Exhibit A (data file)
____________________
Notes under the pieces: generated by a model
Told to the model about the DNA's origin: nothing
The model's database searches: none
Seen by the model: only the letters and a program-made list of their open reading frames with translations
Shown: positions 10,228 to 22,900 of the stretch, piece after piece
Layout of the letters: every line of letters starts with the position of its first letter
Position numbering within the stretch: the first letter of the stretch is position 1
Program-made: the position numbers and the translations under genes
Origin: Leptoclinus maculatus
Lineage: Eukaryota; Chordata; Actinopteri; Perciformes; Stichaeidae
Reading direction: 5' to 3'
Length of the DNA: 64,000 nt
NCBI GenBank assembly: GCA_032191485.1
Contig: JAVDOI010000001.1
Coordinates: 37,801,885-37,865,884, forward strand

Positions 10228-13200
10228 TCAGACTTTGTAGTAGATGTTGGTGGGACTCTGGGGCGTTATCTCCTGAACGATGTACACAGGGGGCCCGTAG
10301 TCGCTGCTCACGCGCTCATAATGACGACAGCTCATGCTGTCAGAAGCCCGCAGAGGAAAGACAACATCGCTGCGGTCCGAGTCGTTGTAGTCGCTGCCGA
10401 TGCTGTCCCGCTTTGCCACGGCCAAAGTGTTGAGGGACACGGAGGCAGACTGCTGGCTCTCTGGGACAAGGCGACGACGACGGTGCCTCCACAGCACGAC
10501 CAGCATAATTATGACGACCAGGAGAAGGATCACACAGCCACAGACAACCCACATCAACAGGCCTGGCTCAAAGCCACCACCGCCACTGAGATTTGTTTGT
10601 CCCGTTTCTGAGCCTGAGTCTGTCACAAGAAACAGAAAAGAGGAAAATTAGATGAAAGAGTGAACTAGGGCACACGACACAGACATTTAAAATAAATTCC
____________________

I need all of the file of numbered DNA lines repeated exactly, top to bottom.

Notes under the pieces: generated by a model
Told to the model about the DNA's origin: nothing
The model's database searches: none
Seen by the model: only the letters and a program-made list of their open reading frames with translations
Shown: positions 10,228 to 22,900 of the stretch, piece after piece
Layout of the letters: every line of letters starts with the position of its first letter
Position numbering within the stretch: the first letter of the stretch is position 1
Program-made: the position numbers and the translations under genes
Origin: Leptoclinus maculatus
Lineage: Eukaryota; Chordata; Actinopteri; Perciformes; Stichaeidae
Reading direction: 5' to 3'
Length of the DNA: 64,000 nt
NCBI GenBank assembly: GCA_032191485.1
Contig: JAVDOI010000001.1
Coordinates: 37,801,885-37,865,884, forward strand

Positions 10228-13200
10228 TCAGACTTTGTAGTAGATGTTGGTGGGACTCTGGGGCGTTATCTCCTGAACGATGTACACAGGGGGCCCGTAG
10301 TCGCTGCTCACGCGCTCATAATGACGACAGCTCATGCTGTCAGAAGCCCGCAGAGGAAAGACAACATCGCTGCGGTCCGAGTCGTTGTAGTCGCTGCCGA
10401 TGCTGTCCCGCTTTGCCACGGCCAAAGTGTTGAGGGACACGGAGGCAGACTGCTGGCTCTCTGGGACAAGGCGACGACGACGGTGCCTCCACAGCACGAC
10501 CAGCATAATTATGACGACCAGGAGAAGGATCACACAGCCACAGACAACCCACATCAACAGGCCTGGCTCAAAGCCACCACCGCCACTGAGATTTGTTTGT
10601 CCCGTTTCTGAGCCTGAGTCTGTCACAAGAAACAGAAAAGAGGAAAATTAGATGAAAGAGTGAACTAGGGCACACGACACAGACATTTAAAATAAATTCC